Stiff joints and muscles
Sometimes radiotherapy can cause your muscles to tighten up and your joints to become stiff in the area being treated. You may experience some uncomfortable swelling in the affected area.
Exercising your joints and muscles regularly can help prevent stiffness. If you have stiff joints and muscles, your doctor or radiotherapist may refer you to a physiotherapist, who can recommend suitable exercises.
Loss of appetite
The combination of feeling sick and tired during radiotherapy can make you lose your appetite. You may have difficulty swallowing if you are having radiotherapy to your head, neck or chest.
If you have difficulty eating, you may find it easier to eat several small meals throughout the day, rather than a few larger meals. You can also speak to your radiotherapist who, if necessary, may refer you to a dietitian (nutritional specialist).
After external radiotherapy, your skin may become red and sore in the area being treated. Your treatment team can give you advice about the best way of caring for your skin during treatment.
If your skin becomes sore, try not to irritate it further. Avoid shaving and using perfumed soap in the affected area. Protect your skin from cold winds and wear a high-factor sunscreen (SPF 15 or above) to protect your skin from the sun.
Hair loss is another common side effect of radiotherapy. Many people find losing their hair stressful and difficult to cope with. Losing your hair can affect your confidence and may make you feel depressed.
Talk to your family and friends about how you are feeling so they can support you. After a few weeks of finishing treatment, your hair should start to grow back.
You may consider getting a synthetic (manmade) wig or a wig made from human hair.
Effects on sex and fertility in women
Having radiotherapy may cause you to lose interest in sex, particularly if you have other side effects such as tiredness or nausea or if you are anxious about your condition or treatment.
Radiotherapy to the vaginal area may cause your vagina to become narrower. Your radiotherapist will tell you how you can treat this using a vaginal dilator, a device that is inserted into your vagina to help prevent narrowing. Having sex regularly after your treatment can also help prevent your vagina narrowing.
If you experience vaginal dryness or pain when having sex, you can use lubricants, or ask your GP or radiotherapist to prescribe appropriate medication.
Radiotherapy directed at the pelvic area exposes the ovaries to radiation. In pre-menopausal women, this may cause early menopause and infertility (the inability to get pregnant). This is often very upsetting, particularly for younger women who want to have a family. Before your treatment, your radiotherapist will discuss all the options and available support with you.
For example, it may be possible for some of your eggs to be surgically removed, frozen and stored until you are ready to have a baby. T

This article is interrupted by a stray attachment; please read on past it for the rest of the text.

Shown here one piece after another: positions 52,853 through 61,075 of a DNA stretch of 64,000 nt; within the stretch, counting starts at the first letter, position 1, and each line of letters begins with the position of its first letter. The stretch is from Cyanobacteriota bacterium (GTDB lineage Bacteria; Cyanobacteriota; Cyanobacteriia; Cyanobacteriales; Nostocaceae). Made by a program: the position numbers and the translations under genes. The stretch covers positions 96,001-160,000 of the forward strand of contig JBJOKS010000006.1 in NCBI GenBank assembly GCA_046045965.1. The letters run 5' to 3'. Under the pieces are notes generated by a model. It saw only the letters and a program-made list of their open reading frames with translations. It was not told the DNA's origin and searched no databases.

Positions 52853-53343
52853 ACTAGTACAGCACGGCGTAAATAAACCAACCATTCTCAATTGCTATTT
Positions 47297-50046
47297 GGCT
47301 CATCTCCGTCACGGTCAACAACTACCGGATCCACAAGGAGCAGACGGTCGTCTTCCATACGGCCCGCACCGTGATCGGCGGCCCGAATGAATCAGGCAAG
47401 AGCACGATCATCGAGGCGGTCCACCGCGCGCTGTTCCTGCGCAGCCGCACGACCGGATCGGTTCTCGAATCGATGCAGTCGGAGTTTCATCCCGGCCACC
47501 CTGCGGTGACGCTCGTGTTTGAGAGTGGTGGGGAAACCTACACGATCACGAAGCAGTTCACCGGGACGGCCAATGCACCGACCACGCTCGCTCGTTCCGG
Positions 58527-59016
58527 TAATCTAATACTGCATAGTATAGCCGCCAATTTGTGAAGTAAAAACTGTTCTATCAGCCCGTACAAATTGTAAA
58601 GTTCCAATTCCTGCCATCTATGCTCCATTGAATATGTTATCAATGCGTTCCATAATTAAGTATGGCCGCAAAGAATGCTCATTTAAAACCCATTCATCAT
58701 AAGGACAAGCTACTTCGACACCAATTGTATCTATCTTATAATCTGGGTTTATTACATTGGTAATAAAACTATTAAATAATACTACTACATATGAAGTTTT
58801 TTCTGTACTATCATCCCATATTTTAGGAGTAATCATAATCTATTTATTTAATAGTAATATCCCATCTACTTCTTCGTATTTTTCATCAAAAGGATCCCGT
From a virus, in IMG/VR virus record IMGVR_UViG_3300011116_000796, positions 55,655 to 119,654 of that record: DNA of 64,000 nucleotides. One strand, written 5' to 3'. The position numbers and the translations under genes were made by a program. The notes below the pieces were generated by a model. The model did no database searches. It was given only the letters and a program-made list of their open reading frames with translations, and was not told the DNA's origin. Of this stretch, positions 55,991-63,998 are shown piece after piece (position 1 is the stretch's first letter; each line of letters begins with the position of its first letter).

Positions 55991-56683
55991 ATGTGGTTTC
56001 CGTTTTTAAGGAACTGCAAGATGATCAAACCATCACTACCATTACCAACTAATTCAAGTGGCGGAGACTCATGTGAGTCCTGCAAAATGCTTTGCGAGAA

Radiotherapy to other areas of the body will not affect your ovaries or make you infertile.
Effects on sex and fertility in men
In men, temporary impotence (the inability to get an erection) and loss of interest in sex are common side effects of radiotherapy. This is often caused by feeling tired after radiotherapy and being anxious about the treatment or illness.
Radiotherapy to the pelvic area can cause temporary or permanent impotence by affecting the nerves in and around your penis. Most other radiotherapy treatments will not make you infertile or cause any problems if you decide to have children in the future.
If there is a risk that you could become infertile, your radiotherapist will discuss this with you before your treatment.
Page last reviewed: 13/07/2011
Most side effects only last a few days or weeks after radiotherapy. However, some side effects, such as tiredness or hair loss, can last for a few months.
After your radiotherapy has finished, you will have an appointment with your Radiation Oncologist to check on your progress. Follow-up appointments may continue for several years but will be less frequent as time goes on.
The timing of follow-up appointments will depend on whether you are having further treatment and whether or not the radiotherapy has been successful.
Your GP will be sent a report about your treatment and you will be able to contact a member of your treatment team if you have any questions or issues in between your follow-up appointments.
Effects of radiotherapy
The positive effects of radiotherapy usually take some time to show. Results depend on the condition you have and the stage it was at when treatment began.
The effectiveness of your treatment may depend on whether you are having other treatment alongside radiotherapy, such as chemotherapy or surgery.
See Useful links for more information about chemotherapy and follow-up appointments.